“I think it’s just a phase,” Lewis said. “I think when The Hunger Games came out, people started looking at other books along the same lines, thinking they should bank on the success of The Hunger Games. I think it’ll pass, but it will be a theme that persists, maybe just not as strongly.”

Dystopia makes for a compelling read

Bruzzese explained that she enjoys studying and reading about dystopian societies.

“I’m a rule follower,” she said. “I am not one to question authority. So I think that a dystopia sort of holds a freakish fascination to me, because I would be one of those people who say ‘Let’s just follow along! Let’s just do what we’re told!’”

She also points out that it is more appealing to read about power struggles and conflicts than stories where everything is sunshine and rainbows.

“It’s human nature to want to read about conflicts people are having and how they overcome those, or don’t overcome those, depending on the situation,” Bruzzese said. “I think it’s interesting to study these characters who are so small and seemingly insignificant but that might possibly cause something bigger than themselves to happen.”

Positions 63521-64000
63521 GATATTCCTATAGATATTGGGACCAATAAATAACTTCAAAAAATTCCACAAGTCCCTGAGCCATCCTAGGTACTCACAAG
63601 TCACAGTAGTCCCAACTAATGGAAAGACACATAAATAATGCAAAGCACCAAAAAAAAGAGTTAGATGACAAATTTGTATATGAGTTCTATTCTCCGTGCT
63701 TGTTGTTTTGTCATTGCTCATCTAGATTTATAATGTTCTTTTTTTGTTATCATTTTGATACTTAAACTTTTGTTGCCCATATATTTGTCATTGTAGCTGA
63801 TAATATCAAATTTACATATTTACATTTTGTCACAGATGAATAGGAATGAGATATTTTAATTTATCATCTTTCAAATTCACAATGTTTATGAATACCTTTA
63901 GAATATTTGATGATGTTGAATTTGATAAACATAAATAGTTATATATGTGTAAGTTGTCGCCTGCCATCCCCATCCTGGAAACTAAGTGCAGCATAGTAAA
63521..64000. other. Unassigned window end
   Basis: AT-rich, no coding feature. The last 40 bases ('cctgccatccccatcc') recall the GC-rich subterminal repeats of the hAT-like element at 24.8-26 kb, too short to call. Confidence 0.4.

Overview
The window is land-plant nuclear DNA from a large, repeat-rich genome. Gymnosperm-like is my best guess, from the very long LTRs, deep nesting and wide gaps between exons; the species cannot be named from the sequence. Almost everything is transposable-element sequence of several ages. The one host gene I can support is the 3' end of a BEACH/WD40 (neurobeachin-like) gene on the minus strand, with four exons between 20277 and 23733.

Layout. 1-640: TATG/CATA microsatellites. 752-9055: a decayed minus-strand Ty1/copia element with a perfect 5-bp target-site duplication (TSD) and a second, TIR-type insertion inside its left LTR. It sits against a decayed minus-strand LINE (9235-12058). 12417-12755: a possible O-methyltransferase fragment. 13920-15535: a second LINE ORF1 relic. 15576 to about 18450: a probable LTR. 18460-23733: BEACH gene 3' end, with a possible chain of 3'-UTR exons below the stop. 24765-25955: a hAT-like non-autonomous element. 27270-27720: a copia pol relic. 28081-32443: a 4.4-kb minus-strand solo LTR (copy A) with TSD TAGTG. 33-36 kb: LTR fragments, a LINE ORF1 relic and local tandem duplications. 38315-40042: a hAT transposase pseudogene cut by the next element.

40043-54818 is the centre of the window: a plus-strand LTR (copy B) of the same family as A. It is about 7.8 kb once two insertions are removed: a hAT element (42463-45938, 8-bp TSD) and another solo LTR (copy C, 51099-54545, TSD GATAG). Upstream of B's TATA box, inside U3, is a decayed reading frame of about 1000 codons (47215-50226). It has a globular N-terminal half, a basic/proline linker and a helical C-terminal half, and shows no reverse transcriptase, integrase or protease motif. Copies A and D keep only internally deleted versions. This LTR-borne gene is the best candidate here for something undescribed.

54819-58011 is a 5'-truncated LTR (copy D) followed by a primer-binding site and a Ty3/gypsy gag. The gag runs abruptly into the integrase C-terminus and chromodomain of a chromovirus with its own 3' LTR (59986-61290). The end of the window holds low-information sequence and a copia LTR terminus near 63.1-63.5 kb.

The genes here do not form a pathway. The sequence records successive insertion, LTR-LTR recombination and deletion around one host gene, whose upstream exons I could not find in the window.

This often makes depressing stories, especially if the protagonist is crushed under the foot of the government. However, this scenario might bring out some problems within society, including ideas that real-life citizens must become aware of. Often, the fictitious citizens let the government become so controlling that they could not destroy it because it was too late.

“I’m not happy that the government wins in 1984, but I like the message that the people let things happen to the point where they became so insignificant that they weren’t precious anymore. They were just part of the machine,” said Bruzzese.

Bruzzese feels this is also important to the central idea in The Giver, one that speaks to many readers about being unique and giving power to individualism.

“We need to hold onto that selfness and that oneness,” Bruzzese said.